The understanding revolts! In that short, sharp summary of the attitude of Darwin towards the “blind chance” systems of the sciolists we have the testimony of the world's greatest materialistic man of science, whose powers were devoted almost entirely to what he could touch or handle or see on this planet itself, and whose intellect worked with a vast machine-like accuracy over the whole field-necessarily limited—of its operations.

The understanding revolts from doubt of what must be the basis of every sane intellect, a condition of all thought, namely, an unhesitating accept

ance of the fundamental order and harmony of the universe, an acceptance as implicit as our much less logical certainty that the sun will rise to-morrow. That basis of the universe in an ultimate harmony is the first postulate and axiom of all thought, all science, all art. Without it, there is nothing left to us that has the slightest meaning. The sciolist who denies a positive ultimate meaning to the universe is in a very ridiculous position indeed if from such a quagmire he presents us with his baseless philosophy. He can have not the slightest justification for stringing a single sentence together. He has pulverised the foundations of all logic, and his words can have no more logical, orderly, or harmonious connection than the babble of an idiot smitten with aphasia.

We are on firm enough ground here, in the last entrenchment, to find, if we do not already possess, the courage of our opinions, although there are many writers of distinction,” some of them with a “ European reputation," who solemnly discuss whether our world be not accident.” It would be cruel to analyse the problems they raise with too keen a scrutiny, cruel to peruse too closely the meanings based on meaninglessness, and spun out of nothingness by the baseless brain of an Accident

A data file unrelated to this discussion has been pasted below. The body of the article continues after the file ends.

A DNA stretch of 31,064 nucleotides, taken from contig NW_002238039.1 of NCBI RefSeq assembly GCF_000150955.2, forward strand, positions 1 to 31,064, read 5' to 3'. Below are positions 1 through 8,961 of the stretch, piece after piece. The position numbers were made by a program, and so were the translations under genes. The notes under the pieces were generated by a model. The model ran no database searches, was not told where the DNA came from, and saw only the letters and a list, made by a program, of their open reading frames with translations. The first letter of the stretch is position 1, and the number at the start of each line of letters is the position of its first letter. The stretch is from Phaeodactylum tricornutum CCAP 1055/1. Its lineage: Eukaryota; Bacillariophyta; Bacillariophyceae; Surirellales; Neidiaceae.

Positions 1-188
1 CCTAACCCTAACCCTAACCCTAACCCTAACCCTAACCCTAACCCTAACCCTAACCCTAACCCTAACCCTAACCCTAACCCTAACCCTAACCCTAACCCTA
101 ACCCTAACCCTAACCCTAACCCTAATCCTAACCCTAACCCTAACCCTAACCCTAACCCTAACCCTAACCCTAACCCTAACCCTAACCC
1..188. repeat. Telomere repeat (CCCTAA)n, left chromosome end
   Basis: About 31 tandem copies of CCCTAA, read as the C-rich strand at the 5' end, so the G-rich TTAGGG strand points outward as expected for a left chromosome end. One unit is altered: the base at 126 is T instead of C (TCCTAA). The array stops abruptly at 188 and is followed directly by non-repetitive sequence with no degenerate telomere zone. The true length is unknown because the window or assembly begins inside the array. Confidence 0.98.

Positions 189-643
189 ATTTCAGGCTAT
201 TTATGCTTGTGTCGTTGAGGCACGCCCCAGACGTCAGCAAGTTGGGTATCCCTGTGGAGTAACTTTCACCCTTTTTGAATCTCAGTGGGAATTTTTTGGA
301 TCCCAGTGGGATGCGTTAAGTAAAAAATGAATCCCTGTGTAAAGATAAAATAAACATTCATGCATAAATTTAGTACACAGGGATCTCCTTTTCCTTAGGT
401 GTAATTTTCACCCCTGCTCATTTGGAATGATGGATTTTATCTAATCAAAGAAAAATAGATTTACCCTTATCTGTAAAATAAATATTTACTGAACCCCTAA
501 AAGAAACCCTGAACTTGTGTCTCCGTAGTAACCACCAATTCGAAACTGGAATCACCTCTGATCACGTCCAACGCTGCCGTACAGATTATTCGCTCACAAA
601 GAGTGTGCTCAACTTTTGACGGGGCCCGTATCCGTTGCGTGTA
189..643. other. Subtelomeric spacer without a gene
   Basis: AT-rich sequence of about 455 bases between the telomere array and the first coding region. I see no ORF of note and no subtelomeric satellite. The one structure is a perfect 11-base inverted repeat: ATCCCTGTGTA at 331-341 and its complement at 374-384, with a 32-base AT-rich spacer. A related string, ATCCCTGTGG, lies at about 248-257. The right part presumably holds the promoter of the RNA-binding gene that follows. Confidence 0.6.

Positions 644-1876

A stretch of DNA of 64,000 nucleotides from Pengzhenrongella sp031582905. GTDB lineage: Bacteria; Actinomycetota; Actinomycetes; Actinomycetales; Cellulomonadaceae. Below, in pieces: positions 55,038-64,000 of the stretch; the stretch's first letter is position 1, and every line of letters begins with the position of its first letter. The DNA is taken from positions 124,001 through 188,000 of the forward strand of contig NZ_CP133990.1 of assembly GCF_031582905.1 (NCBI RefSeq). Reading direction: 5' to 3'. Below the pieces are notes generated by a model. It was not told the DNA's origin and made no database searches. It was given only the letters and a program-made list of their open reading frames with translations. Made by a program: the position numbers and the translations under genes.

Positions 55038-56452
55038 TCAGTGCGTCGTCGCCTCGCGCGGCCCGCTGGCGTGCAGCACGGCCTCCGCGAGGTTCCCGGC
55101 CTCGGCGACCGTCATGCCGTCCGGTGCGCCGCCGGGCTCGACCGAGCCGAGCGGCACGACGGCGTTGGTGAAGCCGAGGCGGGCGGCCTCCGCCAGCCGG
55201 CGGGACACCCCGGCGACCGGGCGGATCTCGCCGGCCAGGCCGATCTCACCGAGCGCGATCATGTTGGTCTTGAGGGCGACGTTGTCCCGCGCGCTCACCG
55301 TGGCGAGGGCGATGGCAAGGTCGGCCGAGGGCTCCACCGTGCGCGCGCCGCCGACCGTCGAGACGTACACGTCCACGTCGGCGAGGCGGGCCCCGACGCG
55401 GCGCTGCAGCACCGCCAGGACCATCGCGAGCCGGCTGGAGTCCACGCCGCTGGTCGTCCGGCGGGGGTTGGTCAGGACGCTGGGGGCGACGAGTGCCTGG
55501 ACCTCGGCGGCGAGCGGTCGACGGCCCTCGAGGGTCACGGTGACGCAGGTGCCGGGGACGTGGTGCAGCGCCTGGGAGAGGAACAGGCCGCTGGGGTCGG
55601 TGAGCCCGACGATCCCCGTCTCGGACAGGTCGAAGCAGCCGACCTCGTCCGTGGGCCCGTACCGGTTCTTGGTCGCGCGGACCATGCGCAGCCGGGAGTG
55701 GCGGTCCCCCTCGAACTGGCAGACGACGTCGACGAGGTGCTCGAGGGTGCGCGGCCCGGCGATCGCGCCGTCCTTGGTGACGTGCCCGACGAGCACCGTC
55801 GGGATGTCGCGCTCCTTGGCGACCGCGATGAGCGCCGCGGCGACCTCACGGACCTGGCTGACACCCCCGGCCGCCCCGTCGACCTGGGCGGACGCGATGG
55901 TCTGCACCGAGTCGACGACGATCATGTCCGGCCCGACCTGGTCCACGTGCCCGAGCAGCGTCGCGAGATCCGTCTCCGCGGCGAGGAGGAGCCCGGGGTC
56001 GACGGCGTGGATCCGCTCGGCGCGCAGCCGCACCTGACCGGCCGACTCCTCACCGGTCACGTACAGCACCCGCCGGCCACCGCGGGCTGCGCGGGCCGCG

means more

from Nowhere. But solemn books are annually produced on this basis by “ writers of distinction,” and those who might are usually unwilling to break their silence merely to re-affirm the elementary principles of all thought. One result is that many perplexed gropers after truth are over-clouded by pessimistic doubts that certainly blind them to the real splendour of great art. The little negations of the Patchouli poets mean more to them than the flaming heavens of Milton. An epigram at the expense of his noble simplicity

than all the sublime poetry of Wordsworth. For these, the secret of great poetry would almost seem to have been forgotten. Yet, even here, there are signs of the truth of Matthew Arnold's prophecy, in the popularity of that translation of a Persian poet by Fitzgerald, a glorious poem, which (while apparently pandering to the melancholy satisfaction of their agnostic, and literally know-nothing, philosophy) is by virtue of its poetry a more celestial and positive pandar than they know. “He knows about it all, He knows, He knows!”

What, then, is this secret of great poetry—we could

say all great art, but we are concerned here with only one form of it-in which so clear and precise a critic as Matthew Arnold could affirm